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Interview: This Is the Message Black Teenagers Are Getting From Video Games

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aina braxton ecccAt Emerald City Comicon, Aina Braxton cosplayed her own personal superhero—Inferna Bird of Paradise. She wore sparkly face makeup and a bright red costume, complete with a cape and knee-high boots. She looked awesome. She explained how she’s been developing the costume—and the Inferna’s backstory—for years.  (Her background as a performance artist might have helped with that.) One motivation for her to create her own superhero was frustration with the fact that there aren’t a lot of superhero characters who are like her.

In fact, people of color, women, and anyone who doesn’t fit the cultural norms often feel left out when it comes to representation in the media. Braxton believes media representation matters. All kinds of kids should be able to see themselves represented in media.

As part of her work around this issue at UW Bothell’s Digital Future Lab, Braxton examined some of the Black characters in video games—and what those characters mean to Black students. Recently she did a workshop on the topic with high school students from the Seattle area. We asked her to go into a little more detail on the workshop for Black Opportunity and Leadership Day and what she found out. Read More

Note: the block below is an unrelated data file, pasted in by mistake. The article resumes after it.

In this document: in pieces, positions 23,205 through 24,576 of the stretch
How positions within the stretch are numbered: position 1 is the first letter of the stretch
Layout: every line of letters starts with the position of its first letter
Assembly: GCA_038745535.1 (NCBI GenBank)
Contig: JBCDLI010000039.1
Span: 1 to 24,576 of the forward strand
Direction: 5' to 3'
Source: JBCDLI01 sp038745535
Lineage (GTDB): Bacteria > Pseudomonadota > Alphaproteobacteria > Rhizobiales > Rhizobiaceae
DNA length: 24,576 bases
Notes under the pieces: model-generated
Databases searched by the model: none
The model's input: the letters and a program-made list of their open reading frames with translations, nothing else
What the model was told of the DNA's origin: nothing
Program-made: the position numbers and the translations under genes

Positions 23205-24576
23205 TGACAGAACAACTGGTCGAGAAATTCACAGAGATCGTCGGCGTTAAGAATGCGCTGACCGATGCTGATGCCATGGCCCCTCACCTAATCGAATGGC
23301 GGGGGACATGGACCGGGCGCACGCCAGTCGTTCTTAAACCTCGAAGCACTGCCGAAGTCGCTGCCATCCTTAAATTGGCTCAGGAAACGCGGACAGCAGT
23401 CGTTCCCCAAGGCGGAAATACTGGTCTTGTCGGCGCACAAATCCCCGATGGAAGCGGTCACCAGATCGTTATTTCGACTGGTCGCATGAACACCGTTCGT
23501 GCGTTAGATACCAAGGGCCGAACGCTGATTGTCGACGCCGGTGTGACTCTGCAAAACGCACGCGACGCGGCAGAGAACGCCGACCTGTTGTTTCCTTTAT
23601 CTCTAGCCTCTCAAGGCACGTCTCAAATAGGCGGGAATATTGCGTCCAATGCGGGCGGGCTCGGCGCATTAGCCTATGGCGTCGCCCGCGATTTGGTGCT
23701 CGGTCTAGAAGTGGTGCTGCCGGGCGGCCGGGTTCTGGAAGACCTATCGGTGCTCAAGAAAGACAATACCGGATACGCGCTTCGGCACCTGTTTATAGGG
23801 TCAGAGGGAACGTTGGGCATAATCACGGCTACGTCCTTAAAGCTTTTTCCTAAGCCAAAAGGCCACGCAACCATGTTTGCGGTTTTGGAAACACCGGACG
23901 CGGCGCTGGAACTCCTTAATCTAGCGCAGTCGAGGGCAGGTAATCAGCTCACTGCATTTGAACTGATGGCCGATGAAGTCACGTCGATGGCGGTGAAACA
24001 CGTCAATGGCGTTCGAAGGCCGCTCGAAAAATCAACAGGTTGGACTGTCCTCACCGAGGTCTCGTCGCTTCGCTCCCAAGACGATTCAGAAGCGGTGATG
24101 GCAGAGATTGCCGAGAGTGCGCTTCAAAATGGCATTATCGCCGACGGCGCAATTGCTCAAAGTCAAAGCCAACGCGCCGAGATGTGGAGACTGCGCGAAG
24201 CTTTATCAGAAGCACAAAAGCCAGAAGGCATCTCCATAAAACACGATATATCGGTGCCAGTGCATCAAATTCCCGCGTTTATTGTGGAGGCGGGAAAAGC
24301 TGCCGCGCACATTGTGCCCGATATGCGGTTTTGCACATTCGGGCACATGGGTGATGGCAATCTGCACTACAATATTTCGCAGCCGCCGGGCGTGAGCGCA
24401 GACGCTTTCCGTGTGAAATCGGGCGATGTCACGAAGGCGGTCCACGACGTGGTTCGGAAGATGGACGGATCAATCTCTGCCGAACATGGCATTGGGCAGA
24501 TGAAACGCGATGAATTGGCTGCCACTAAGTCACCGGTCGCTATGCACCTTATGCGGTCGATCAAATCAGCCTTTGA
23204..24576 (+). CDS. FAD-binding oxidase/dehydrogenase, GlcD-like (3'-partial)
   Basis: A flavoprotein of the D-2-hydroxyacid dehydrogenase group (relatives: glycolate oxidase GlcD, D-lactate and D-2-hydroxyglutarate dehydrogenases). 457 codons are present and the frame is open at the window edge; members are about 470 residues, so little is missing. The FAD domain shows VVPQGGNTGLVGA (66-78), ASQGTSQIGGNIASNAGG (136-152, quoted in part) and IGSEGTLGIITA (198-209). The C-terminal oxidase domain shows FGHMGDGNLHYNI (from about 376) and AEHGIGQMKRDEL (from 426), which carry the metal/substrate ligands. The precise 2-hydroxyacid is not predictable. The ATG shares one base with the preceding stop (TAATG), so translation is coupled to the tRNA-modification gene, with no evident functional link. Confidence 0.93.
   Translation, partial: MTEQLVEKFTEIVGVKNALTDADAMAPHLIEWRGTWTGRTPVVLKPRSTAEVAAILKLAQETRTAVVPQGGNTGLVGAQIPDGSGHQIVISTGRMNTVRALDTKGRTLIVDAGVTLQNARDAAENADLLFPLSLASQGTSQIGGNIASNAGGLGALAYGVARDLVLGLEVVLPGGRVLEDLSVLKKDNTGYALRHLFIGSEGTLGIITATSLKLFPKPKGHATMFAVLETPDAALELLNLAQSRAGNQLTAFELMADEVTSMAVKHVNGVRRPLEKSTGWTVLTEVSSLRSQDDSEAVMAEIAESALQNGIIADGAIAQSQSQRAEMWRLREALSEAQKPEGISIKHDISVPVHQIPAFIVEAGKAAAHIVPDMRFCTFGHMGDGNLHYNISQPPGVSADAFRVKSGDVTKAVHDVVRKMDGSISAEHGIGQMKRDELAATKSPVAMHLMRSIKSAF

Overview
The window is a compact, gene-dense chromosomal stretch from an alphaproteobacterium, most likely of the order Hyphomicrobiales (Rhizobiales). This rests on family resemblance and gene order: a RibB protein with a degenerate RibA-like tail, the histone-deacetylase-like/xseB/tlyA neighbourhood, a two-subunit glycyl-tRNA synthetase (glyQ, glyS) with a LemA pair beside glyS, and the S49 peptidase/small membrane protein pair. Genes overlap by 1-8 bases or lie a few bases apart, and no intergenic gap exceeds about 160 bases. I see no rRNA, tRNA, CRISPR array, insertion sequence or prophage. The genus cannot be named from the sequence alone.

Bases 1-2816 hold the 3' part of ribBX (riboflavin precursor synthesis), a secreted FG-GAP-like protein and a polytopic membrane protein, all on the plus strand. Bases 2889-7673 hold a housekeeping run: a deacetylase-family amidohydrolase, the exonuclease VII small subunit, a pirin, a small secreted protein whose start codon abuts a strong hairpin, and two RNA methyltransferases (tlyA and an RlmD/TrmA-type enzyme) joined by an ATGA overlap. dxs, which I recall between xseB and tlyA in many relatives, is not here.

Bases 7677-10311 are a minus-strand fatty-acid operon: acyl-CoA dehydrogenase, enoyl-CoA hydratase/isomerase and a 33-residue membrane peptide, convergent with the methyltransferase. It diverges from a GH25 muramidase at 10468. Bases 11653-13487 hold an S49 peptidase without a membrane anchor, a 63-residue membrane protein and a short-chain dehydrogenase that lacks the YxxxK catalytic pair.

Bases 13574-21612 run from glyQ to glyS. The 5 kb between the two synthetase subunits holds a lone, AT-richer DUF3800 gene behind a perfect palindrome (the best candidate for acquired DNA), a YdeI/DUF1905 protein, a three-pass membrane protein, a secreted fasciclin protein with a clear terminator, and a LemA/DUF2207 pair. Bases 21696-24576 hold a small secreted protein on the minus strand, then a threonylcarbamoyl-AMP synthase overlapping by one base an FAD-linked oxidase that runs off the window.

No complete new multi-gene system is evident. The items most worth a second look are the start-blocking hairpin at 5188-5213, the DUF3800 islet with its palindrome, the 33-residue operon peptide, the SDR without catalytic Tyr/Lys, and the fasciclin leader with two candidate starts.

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Moms and Dads: Are You a Protector?

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We’ve idolized heroes and warriors for centuries—people love imagining themselves in the role of protector.  In books, plays, and movies—and yes, in video games—we stretch social mores to allow for the protection of innocents. Many of us only become true protectors when we become parents, though. Read More